IBM's Caldow points out that the Internet already is being used by all levels of government to improve service to citizens. In Arizona, for example, the state has installed an IBM system for licensing vehicles that allows citizens to renew their licenses 24 hours a day, any day of the week.

It costs about $7 to renew a registration in person vs. $2 online, said Caldow. "And that doesn't include the costs to the public of taking time off work, driving, parking and waiting in line," she said.

Obtaining licenses online is just one of dozens of innovations governments are adopting to speed services. The overall effect — or at least the goal — will be to make government more responsive to citizens' needs, delivering services when it is convenient for citizens, not for the bureaucrats.

In that process, government organizations will be restructured and layers of bureaucracy, such as the offices that handle license applications at the counter, will be peeled away.

Tapscott thinks the digital revolution could be as monumental and cataclysmic as the industrial revolution in terms of its impact on the institutions of governance.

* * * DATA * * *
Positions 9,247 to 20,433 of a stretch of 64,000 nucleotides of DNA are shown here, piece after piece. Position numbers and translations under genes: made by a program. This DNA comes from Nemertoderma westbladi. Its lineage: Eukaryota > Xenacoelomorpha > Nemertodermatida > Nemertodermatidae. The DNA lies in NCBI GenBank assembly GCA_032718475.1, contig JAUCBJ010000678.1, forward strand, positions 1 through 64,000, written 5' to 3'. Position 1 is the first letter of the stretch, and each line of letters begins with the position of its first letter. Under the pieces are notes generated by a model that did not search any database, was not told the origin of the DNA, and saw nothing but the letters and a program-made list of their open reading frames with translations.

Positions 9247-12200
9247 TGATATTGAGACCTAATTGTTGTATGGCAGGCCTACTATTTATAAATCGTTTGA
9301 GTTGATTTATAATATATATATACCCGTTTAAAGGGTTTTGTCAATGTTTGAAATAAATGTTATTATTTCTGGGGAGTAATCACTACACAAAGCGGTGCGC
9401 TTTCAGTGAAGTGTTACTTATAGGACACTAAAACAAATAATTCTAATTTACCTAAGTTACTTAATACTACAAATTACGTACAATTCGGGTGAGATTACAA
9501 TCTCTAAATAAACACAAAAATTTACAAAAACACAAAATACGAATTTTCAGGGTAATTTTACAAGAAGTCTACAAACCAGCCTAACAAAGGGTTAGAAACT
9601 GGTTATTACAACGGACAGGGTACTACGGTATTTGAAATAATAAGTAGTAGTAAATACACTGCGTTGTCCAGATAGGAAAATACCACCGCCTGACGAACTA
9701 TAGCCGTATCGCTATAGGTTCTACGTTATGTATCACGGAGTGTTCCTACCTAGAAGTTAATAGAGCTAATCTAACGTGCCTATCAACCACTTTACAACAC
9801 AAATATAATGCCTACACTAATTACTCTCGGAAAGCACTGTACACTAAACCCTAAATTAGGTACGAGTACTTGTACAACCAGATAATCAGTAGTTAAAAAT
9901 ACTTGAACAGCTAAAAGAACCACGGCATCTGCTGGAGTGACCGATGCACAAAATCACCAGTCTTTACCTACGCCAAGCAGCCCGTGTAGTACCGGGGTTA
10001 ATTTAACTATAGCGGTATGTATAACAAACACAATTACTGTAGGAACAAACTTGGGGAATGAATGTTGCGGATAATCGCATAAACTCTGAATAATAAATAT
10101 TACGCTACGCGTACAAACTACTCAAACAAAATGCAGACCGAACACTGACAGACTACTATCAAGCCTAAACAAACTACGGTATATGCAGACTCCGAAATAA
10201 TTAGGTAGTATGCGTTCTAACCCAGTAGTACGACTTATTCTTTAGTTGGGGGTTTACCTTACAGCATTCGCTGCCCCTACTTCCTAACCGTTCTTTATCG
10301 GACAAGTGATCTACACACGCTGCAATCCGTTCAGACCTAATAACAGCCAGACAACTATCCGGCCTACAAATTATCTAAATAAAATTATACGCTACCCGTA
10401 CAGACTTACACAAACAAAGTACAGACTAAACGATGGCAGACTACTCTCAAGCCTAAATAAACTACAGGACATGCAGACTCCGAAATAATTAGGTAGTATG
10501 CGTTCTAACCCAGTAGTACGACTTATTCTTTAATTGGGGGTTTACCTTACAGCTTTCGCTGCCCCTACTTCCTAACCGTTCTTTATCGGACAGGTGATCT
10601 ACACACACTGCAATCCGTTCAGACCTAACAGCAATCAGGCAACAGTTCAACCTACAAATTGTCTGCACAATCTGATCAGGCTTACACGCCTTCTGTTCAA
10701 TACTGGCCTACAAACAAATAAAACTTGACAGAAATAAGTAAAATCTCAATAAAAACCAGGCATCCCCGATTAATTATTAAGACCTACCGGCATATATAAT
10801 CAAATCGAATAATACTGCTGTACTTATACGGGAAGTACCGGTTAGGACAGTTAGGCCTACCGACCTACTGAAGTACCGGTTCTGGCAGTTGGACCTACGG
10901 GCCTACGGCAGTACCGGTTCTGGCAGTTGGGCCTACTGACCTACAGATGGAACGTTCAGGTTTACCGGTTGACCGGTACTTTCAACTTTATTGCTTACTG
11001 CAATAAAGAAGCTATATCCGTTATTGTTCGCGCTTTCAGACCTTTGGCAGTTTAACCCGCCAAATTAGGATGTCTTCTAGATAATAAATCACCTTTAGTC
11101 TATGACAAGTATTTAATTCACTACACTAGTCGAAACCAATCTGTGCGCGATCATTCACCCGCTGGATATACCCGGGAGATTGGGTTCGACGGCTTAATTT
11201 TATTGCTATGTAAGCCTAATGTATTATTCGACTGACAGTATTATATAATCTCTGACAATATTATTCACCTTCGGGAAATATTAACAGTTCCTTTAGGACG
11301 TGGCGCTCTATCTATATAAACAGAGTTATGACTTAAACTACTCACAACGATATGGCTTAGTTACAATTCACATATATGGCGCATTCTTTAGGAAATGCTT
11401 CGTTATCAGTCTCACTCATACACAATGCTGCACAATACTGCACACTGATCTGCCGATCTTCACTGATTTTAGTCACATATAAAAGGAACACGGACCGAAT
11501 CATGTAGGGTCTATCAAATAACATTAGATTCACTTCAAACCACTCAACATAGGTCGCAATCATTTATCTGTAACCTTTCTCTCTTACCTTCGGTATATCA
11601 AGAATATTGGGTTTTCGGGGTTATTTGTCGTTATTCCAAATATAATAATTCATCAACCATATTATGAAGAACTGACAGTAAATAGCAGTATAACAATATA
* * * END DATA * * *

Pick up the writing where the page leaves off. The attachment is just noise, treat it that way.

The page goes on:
What kind of impact might we expect from the Internet?

"There is a historical relationship between the distribution of knowledge and the distribution of power," said Tapscott. "I think the state may change quite radically."

Consequently, the study will ask such questions as: What kind of governments do citizens need for the 21st century? How do interest groups organize and work online? How can the Internet build relationships with and among voters? How can politicians and political parties use the Internet to transform campaigning and policy-making?

While Tapscott's enthusiasm can make him appear almost evangelical in his belief that the world is undergoing dramatic change, he is not unaware that these issues also lend themselves to mystical pronouncements and overblown predictions about brave new worlds to come — pitfalls that can ensnare even the most careful scholar.